In recent years, advisors have discussed charitable planning with clients more frequently than ever before. The Covid pandemic has caused many wealthy clients to increase their giving, as charities are in greater need of support, while at the same time, the donors’ investment portfolios have grown substantially.

Clients have sought the advice of their advisors because tax law changes and proposals make them question whether there is a better way to give. Additionally, they learn that different assets like cryptocurrency or closely held stock can be donated, and that donor-advised funds have greatly increased in popularity. At the same time, more advisors are proactively engaging their clients and prospects in the charitable conversation, since they know that the discussion is helpful to the clients, the charities they support and to their new or ongoing relationship.

Though many of the questions that advisors can ask have remained the same over the years, others have changed. Clients understand that these are necessary so their advisor can give them the best guidance. Here are some questions to help advisors begin the conversation:

1. Are you involved with any charities now as a board member, donor or volunteer?

2. Because of the pandemic, have you changed how much or where you’ve given?

3. Which charities or causes are most important to you at this point?

4. Looking forward, do you feel that you will become more or less involved or change the amount that you will donate to charities?

5. Do you intend to do the bulk of your giving during your lifetime, in bequests to charities or a charitable vehicle upon your death, or for many years after death? If it’s after death, who will make the decisions about where to give?

6. Are you planning on making donations from your retirement accounts during your lifetime or upon death to avoid taxes?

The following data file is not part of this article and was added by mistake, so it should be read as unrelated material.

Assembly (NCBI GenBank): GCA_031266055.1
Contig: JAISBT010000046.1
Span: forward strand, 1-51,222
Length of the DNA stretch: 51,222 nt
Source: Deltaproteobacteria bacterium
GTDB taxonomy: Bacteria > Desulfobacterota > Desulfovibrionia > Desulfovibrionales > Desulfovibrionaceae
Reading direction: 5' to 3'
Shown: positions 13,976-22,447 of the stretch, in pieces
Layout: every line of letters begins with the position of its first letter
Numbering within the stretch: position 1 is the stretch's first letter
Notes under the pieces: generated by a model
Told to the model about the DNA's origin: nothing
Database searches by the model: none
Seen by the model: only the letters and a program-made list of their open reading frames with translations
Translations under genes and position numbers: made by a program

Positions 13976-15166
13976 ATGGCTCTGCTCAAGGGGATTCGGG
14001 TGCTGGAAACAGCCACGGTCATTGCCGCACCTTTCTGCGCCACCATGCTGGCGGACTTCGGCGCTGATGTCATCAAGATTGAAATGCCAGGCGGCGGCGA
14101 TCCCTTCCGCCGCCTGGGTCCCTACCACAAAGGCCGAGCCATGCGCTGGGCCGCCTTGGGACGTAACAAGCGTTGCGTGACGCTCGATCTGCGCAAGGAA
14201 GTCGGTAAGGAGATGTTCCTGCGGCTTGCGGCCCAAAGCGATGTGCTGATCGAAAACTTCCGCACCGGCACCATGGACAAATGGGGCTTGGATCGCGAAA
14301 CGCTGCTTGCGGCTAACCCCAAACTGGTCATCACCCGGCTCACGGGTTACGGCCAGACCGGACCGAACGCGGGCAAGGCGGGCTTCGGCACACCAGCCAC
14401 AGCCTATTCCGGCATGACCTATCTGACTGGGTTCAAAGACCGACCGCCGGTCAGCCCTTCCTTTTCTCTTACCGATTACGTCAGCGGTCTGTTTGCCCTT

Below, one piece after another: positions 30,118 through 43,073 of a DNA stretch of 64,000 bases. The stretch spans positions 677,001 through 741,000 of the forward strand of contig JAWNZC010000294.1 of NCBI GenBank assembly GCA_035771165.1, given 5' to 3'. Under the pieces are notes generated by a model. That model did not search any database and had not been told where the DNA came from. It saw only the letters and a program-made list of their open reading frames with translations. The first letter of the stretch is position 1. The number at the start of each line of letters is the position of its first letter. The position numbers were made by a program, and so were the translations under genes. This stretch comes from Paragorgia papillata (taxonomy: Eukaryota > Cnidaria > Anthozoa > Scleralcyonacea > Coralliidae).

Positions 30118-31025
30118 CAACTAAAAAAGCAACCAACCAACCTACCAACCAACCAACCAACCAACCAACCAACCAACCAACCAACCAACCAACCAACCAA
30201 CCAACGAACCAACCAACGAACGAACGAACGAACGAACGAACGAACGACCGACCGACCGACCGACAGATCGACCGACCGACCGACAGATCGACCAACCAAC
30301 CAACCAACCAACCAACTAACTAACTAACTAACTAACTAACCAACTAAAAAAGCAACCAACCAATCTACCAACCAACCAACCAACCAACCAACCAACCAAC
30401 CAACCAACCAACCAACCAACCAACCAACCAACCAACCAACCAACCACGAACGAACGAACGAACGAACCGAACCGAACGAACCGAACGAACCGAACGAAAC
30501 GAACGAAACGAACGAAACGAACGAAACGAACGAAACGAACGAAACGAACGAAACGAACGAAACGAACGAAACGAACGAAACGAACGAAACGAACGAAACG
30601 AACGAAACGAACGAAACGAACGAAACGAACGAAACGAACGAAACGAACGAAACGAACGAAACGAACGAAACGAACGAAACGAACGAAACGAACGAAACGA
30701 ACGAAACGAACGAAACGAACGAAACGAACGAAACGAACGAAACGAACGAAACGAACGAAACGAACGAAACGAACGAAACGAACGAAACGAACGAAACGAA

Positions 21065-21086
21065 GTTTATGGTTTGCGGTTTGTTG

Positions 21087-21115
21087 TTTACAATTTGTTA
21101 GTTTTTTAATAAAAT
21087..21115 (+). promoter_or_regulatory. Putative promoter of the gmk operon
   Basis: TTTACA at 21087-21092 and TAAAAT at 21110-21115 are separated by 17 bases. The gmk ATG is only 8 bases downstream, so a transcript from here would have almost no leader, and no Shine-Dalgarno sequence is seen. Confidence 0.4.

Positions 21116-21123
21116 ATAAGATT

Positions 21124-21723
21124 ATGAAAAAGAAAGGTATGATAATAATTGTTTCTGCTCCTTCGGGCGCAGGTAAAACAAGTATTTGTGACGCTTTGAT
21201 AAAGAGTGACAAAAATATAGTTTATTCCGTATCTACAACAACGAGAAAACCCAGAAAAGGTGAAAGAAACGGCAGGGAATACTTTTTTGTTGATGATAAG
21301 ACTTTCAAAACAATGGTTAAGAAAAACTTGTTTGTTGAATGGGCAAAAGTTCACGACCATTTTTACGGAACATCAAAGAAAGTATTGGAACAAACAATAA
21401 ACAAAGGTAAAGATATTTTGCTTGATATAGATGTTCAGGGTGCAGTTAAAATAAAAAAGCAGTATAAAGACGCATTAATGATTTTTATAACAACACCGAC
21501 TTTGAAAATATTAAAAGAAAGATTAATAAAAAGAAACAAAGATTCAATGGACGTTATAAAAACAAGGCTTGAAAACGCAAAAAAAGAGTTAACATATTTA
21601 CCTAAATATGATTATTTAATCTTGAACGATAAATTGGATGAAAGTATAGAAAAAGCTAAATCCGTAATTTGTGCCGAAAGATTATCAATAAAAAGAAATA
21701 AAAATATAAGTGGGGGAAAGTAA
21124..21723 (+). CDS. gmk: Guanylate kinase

7. Is a charitable legacy important to you?

8. Who is involved in making the charitable giving decisions now? Have you included your children or others or do you plan on doing so?

9. How do you decide how much to give each year, which assets to give, at what time of year to give, or which charities to support?

10. Do you prefer to give publicly or anonymously? To big organizations or small? To many charities or just a few?

11. Do you always feel satisfied and pleased as you reflect upon your giving, or are there any frustrations or concerns with the giving process?

12. Have you established any charitable vehicles such as a private foundation or donor-advised fund? Did you set these up recently? Are these working well for you or do you have any concerns about them? How are these assets invested?

Because nearly all high-net-worth clients are active donors, the conversation is very comfortable and natural and will often enable clients to have a greater impact on the causes and charities that are most important to them. Though the tax benefits are not the main reason they give, clients also want to learn how they can donate most efficiently so they can give more and pay less in taxes.

Many advisors have learned that talking about charitable planning can differentiate them from other advisors, and if they do not talk about it, another advisor will. Clients are glad to talk since they are often passionate about their giving and involvement with non-profit organizations, and especially when they understand that the conversations will let their advisors provide them with the best possible legal, investment and tax advice.

Since the world changes rapidly and clients’ interests also change, this discussion should take place regularly. Though the temptation may be to talk during the peak giving season of November and December, that is often too late in the year to make meaningful changes. Earlier conversations will lead to greater client satisfaction and accomplishment, and the charities the clients support will also greatly appreciate donations earlier in the year.  

Ken Nopar is the senior philanthropic advisor for the American Endowment Foundation, the country’s leading independent donor-advised fund since 1993 with over $6 billion in assets. AEF works with donors and their wealth, legal and tax advisors in all 50 states.